For mosquito season, we sleep adjacent, along front and back seats in the pickup. I pulled out pictures of them building the log cabin; stakes, friends, ex-wife; his sharp chin looks bitter without the beard. Don’t worry, in winter the woodstove keeps the cold out; firewood stacked out back, the swallows dive bomb you, he smelling like bush and chainsaw oil; the guy he works for bulldozed up the pond, the dog comes in with me, I am fat, hot bike ride back, he puts his beer in the pond to keep it cold, we kick up silt, it is hot but it was cold the first night we were together.—Paula Eisenstein


Smirnoff Secrets

An American rite of passage is the 21st birthday; an opportunity to check off your proverbial to-do list of things you’ll regret, and boys. I spent the beginning of my Christmas-in-July birthday in a classy downtown bar, the next hour passed out in the park next to a homeless man named Wayne, and then counted down the last minutes to midnight in the emergency room; singing karaoke to a stomach pump and an epi-pen. My first, and last, drink of my adult life was a magenta rum cocktail called “Victoria’s Secret.” It wasn’t until halfway through it that I realized my own summer secret was an acute allergy to alcohol. —Pattie Flint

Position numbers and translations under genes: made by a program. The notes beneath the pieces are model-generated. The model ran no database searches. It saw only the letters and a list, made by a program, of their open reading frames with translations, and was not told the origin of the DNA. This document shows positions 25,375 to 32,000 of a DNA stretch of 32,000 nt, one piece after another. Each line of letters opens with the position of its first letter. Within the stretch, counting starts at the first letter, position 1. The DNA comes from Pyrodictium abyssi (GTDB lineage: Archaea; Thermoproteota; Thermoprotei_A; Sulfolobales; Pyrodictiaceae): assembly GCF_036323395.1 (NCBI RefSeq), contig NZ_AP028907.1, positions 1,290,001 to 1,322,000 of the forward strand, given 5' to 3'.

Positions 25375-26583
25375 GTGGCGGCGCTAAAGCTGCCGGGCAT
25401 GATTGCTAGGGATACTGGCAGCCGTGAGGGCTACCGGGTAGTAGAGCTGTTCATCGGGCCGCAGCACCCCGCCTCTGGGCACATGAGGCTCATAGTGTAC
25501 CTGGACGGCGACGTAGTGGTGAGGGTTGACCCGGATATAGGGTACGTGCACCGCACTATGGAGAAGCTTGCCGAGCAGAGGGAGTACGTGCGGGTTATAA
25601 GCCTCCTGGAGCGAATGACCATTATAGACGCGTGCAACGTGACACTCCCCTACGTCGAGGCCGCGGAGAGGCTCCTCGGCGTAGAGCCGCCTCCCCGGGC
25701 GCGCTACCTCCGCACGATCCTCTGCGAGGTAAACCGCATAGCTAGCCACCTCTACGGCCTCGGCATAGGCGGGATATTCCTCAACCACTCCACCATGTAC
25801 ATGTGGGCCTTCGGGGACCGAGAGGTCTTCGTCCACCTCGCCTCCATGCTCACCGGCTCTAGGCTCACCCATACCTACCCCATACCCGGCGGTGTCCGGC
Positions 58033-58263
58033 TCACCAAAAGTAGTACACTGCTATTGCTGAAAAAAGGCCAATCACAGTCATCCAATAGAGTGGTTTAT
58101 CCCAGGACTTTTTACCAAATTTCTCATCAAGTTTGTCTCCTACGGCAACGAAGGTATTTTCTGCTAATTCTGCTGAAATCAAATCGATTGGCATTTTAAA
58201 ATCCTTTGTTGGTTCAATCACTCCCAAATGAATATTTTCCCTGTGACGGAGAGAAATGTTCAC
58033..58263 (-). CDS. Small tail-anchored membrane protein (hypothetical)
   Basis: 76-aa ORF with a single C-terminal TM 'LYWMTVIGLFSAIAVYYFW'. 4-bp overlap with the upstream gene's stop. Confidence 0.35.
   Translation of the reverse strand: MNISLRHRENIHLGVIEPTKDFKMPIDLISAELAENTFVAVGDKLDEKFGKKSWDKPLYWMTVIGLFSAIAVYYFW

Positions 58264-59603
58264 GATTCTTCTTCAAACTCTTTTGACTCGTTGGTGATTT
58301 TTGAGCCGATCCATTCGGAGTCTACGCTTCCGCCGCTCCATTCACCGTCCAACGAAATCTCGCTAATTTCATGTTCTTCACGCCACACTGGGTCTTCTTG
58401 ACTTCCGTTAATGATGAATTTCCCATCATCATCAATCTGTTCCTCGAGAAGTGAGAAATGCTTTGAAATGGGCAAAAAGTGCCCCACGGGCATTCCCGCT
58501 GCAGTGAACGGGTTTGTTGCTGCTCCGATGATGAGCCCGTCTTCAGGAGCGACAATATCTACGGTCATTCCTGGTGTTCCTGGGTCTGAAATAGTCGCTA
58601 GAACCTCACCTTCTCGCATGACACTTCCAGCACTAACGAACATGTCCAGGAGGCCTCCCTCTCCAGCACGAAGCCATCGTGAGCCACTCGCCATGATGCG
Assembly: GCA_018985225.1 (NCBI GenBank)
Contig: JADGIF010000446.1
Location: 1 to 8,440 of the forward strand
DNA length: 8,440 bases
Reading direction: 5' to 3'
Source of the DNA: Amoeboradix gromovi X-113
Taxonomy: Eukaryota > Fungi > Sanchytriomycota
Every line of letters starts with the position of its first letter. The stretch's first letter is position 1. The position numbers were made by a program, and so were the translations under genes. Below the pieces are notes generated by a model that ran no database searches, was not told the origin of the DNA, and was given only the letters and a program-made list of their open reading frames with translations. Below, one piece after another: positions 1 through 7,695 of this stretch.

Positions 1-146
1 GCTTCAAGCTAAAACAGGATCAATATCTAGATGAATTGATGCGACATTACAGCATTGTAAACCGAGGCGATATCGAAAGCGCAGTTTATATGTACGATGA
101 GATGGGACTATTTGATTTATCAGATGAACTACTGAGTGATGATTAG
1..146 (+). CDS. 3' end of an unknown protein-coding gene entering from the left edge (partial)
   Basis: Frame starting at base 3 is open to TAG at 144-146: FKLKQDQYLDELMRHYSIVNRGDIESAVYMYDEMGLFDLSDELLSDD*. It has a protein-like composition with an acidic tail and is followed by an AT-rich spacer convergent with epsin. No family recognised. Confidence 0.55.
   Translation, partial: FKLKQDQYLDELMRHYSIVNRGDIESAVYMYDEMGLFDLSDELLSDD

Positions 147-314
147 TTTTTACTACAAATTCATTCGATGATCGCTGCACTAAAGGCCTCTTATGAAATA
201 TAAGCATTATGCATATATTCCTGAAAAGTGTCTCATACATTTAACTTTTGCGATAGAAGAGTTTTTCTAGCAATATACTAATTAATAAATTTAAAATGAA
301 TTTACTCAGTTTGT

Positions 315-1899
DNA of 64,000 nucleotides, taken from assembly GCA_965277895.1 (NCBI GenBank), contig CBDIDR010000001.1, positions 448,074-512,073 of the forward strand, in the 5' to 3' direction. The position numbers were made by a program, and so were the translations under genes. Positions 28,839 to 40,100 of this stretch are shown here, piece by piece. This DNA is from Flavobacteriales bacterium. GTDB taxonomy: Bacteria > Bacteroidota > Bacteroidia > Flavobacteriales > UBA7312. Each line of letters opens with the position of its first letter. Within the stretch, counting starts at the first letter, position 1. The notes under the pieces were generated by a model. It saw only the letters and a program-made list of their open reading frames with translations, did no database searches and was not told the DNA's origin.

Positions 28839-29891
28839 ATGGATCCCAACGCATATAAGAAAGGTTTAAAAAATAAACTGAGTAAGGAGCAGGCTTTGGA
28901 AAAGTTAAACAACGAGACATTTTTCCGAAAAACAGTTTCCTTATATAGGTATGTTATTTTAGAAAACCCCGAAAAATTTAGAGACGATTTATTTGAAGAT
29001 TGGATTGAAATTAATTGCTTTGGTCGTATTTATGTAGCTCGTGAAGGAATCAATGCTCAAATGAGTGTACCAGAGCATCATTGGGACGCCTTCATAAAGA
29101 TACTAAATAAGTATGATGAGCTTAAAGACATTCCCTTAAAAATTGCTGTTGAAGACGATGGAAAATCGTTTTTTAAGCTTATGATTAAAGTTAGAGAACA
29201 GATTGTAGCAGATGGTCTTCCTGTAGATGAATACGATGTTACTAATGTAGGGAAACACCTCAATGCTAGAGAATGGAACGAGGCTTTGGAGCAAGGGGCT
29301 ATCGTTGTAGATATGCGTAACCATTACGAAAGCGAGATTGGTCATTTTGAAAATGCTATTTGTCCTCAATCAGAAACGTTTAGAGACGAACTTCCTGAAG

Three feet from the stainless steel toilet, I sat on a thin mattress and surveyed my surroundings. A metal bunk bed, secured to the wall, housed a thin woman wrapped in a grey wool blanket. A drinking fountain was attached to the toilet tank. There were two scarred plastic cups and a door with a six-inch window.